@FrankMittelbach I have been thinking about this issues, along with others, and suspect a more acceptable approach all round will be to actively deal with $$, either using an active-$ approach or using \everydisplay to trap 'unauthorised' use of $$ (i.e. keep $ but deal with $$). – Joseph Wright Jan 16 '12 at 14:50
@FrankMittelbach I 100% agree with you. $a$ is better-to-read, not speaking about $f(x)=(x+1)/2$ and $g(x)=(x-1)^{1+x}$ are $(n+1)$-free compared to \(f(x)=(x+1)/2\) and \(g(x)=(x-1)^{1+x}\)$ are \((n+1)\)-free. Too many (s and {s is simply too many. Dollar is well-recognizable in the code and to be honest, I have never got into the problem of not-knowing whether I'm in or out of $...$. – yo' Feb 3 '12 at 15:46

Note that if your LaTeX installation is older than 2015, you shouldn't use \(...\) unless you also load the fixltx2e package. By default, \( and \) were fragile commands and couldn't be used inside section headings or captions.

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Nice to know! I'm beginning to get the idea that there are lots of these little packages that ought to be in my default 'usepackage' list. – Loop Space Jul 29 '10 at 8:45
Thank you. I have always wondered why I could not use \(...\) in section headings. – Justin J Stark Mar 25 '11 at 21:37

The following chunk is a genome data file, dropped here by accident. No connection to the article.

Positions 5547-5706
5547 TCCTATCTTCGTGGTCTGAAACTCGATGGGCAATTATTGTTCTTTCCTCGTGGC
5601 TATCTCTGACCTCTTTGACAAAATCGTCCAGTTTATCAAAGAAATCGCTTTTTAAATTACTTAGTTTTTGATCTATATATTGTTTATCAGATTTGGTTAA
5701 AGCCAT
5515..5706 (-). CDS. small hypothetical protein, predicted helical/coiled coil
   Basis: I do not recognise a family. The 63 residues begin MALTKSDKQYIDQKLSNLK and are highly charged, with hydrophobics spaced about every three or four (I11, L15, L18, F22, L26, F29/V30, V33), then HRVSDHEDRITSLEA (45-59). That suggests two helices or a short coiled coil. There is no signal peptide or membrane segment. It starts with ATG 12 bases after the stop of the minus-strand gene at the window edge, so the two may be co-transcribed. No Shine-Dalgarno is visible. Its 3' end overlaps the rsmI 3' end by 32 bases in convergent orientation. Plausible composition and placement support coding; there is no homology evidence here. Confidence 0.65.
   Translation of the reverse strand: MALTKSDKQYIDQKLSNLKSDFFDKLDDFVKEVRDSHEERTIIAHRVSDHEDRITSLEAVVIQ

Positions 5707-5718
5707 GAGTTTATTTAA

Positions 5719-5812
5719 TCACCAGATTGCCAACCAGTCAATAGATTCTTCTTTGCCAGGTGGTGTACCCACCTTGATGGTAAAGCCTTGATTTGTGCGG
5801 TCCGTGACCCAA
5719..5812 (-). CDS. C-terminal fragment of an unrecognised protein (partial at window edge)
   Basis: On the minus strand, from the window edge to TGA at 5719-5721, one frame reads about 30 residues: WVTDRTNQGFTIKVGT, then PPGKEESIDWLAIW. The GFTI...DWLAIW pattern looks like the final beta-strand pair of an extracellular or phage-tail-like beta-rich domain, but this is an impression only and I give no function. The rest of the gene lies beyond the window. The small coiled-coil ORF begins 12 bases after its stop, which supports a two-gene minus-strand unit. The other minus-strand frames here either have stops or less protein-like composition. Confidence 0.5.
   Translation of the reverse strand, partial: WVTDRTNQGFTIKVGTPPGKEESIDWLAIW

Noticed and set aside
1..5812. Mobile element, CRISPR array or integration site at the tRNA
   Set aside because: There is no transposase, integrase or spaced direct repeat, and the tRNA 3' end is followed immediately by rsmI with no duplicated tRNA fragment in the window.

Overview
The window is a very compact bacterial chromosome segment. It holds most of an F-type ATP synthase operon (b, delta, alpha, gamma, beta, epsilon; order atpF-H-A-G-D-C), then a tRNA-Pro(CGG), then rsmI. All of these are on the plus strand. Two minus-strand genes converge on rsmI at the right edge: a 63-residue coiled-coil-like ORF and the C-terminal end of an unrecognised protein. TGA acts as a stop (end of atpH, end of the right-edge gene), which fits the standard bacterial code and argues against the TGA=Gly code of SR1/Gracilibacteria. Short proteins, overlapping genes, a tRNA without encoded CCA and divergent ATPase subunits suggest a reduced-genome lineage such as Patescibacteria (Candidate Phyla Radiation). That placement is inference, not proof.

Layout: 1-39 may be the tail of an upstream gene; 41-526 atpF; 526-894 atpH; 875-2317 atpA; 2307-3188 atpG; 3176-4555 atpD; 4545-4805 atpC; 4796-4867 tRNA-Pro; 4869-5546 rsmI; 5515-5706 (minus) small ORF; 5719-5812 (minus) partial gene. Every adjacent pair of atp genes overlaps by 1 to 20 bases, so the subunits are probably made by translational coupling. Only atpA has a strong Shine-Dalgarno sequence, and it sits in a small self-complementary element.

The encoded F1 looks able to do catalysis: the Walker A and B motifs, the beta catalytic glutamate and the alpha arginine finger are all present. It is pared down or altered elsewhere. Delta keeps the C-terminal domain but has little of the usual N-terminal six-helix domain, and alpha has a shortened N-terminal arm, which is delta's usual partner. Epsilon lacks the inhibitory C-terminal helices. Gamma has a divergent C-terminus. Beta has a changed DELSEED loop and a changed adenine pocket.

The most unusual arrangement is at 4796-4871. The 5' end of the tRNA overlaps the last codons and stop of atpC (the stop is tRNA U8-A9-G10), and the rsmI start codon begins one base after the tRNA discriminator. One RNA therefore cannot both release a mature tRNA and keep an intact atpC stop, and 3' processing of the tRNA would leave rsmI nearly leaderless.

@Jasper — Generally speaking yes. But "LaTeX3" the concept is still very much under development and isn't yet in a form where it can be used to generate documents from scratch. Our work has been focussed on improving things from within LaTeX2e, which still requires additional packages, etc., to be loaded. – Will Robertson Apr 29 '11 at 5:05
Now that fixltx2e has been merged into LaTeX2e, \( \) is no longer fragile. – krnk Dec 10 '15 at 0:42

Anyone who's ever tried writing a simple perl (or whatever) script to quickly parse a LaTeX document and do something in maths mode but not in text mode will agree that \( .. \) is the only way to go! Trying to get the pattern matching right against $a^2 + b^2$$c^2 + d^2$ is a nightmare.